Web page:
Leaving a job to be a stay-at-home parent is a deeply personal decision, one that involves many different factors. There’s, of course, the financial aspect. There’s also how the change might impact your kid (though this is subjective).
And then there is this question. It’s one that sometimes gets lost in the stressful process of crunching numbers, but an important variable as any other.
Do you want to stay home with your kids?
There are certainly people who can answer this question without hesitation. “YES THIS IS MY LIFE’S PURPOSE,” you might declare. Or, “Stay home with my kids? Oh God, 100% no.” That’s great! You can stop reading this right now, and go do you.
But for many parents, the answer is less clear. Your thoughts might be all over the place, thanks to the mosh-pit-like nature of parenthood. It could be really nice, you might think one moment, your eyes gazing at your beautiful children who are playing sweetly in the garden. No, it would be the worst, you decide three minutes later, as one child yanks a toy from another and both are now screaming.
You need a big-picture perspective. For that, you should think like an economist. Emily Oster, an economics professor at Brown, describes in her new book Cribsheet: A Data-Driven Guide to Better, More Relaxed Parenting, From Birth to Preschool how she uses economics theory to confirm her stance that she wouldn’t be happy as a stay-at-home parent.
I work because I like to. I love my kids! They are amazing. But I wouldn’t be happy staying home with them. It isn’t that I like my job better—if I had to pick, the kids would win every time. But the “marginal value” of time with them declines fast. (“Marginal value” will be familiar to anyone who remembers their Econ 101. There may not be any useful data on this question, but economic theory still comes in handy.) The first hour with my kids is great, but by the fourth, I’m ready for some time with my research. My job doesn’t have this nose-dive in marginal value—the highs are not as high, but the hour-to-hour satisfaction declines much more slowly.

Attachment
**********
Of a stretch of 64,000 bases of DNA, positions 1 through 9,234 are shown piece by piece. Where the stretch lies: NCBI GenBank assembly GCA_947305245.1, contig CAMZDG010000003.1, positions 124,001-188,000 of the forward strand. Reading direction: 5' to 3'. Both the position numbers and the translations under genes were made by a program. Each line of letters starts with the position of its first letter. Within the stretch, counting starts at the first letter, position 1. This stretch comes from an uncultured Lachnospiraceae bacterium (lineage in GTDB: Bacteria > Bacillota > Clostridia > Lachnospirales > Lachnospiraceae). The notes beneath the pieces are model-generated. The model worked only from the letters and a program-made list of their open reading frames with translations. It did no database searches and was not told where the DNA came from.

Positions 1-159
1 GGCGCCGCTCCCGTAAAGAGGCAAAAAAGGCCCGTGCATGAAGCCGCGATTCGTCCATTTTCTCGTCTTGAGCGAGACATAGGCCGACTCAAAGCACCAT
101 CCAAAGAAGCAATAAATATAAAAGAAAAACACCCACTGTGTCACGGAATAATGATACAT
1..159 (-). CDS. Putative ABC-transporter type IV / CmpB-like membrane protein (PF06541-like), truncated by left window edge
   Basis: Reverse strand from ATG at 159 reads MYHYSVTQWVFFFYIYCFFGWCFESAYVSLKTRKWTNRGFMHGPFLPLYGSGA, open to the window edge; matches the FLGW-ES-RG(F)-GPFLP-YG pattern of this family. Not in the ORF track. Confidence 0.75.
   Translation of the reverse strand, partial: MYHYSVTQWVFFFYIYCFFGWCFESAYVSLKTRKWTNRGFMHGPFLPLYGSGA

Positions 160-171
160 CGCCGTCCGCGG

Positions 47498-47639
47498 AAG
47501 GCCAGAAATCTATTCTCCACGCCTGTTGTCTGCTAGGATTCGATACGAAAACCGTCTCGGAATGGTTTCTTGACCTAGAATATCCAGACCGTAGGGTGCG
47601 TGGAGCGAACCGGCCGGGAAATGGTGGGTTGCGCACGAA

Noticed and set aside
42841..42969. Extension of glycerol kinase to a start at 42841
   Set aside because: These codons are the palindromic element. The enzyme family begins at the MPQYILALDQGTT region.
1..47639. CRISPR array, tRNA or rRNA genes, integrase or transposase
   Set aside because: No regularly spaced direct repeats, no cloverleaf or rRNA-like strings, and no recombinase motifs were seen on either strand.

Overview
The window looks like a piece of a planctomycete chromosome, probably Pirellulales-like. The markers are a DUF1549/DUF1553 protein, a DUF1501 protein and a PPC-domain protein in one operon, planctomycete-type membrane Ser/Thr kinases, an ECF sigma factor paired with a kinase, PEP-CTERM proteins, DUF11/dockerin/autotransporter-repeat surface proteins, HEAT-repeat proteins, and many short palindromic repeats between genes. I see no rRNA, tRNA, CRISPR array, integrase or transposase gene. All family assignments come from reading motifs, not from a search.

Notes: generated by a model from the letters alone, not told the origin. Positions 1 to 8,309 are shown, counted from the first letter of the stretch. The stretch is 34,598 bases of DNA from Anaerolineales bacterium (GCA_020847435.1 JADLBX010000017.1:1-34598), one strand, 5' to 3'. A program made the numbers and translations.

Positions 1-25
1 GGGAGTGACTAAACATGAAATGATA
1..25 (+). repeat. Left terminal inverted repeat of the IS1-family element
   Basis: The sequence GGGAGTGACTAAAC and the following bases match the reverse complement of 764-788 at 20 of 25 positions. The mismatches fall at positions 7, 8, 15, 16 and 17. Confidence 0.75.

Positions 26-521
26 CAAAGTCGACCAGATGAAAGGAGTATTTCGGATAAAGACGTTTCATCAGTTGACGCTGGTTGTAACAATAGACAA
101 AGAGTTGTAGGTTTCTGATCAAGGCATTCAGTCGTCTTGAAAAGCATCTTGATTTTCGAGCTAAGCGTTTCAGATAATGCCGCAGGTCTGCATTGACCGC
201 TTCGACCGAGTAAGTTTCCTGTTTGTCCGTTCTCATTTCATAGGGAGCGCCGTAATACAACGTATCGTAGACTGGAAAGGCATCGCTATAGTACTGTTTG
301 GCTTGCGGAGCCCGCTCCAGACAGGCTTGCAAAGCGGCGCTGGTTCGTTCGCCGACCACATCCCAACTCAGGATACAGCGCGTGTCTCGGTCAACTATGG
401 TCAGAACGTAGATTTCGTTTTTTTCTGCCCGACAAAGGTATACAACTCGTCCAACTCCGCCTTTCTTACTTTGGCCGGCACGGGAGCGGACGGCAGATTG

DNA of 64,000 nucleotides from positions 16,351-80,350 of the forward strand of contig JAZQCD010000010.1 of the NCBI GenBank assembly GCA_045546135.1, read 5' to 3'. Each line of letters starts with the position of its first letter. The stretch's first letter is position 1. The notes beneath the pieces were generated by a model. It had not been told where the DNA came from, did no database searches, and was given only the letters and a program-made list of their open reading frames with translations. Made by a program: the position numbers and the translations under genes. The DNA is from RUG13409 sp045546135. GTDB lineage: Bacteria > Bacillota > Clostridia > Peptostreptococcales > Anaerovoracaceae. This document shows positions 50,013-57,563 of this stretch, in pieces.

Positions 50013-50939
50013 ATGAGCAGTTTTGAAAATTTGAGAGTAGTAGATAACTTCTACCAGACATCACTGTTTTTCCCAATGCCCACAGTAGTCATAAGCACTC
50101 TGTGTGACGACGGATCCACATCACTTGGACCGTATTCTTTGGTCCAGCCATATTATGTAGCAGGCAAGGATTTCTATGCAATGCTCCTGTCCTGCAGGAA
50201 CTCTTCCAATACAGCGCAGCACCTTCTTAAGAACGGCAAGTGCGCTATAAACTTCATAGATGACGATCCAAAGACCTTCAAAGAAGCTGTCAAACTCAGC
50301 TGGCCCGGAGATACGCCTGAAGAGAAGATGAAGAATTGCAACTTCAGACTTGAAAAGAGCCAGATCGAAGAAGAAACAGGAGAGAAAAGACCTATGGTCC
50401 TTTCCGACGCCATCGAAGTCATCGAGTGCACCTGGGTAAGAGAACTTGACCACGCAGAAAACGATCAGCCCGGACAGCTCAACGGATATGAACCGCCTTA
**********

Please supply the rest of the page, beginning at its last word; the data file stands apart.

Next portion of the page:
I can relate. When my daughter was a baby, I was a stay-at-home parent for about a year. The early mornings with her were quite lovely. I’d lay her on the play mat and watch her be entranced by the brilliance of a zipper. It zips up, and then down, and then up, and then down. How magical it is to discover the world! But by about 10 a.m., I was pretty tired (since I’d been up since 5:30 a.m.). By noon, I was over it. By 4 p.m., I was full of rage. And by about 5:20, when my husband would finally get home from work, I’d basically toss the baby over to him like a relay baton and whimper in the bathroom. If I were to graph my day, it would look like a black diamond ski slope. Multiply that by hundreds and you get a situation that doesn’t feel sustainable. I eventually went to back to work full-time, for a number of a reasons, including my mental health. I have no regrets about how things played out, but I now know how important it is to take a broader view, especially in the erratic infant phase.
If you’re having trouble with the decision, it might help to chart your feelings for a while, on paper. (Perhaps you can do it while on a staycation at home with your kids—but just keep in mind, this is not the same as staying home with no end date in sight.) Then take a step back and look at the trends. Your data might show that you’re mostly content, making you well-suited to be a stay-at-home parent. Or it may show that the marginal value of time with them isn’t what you expected.
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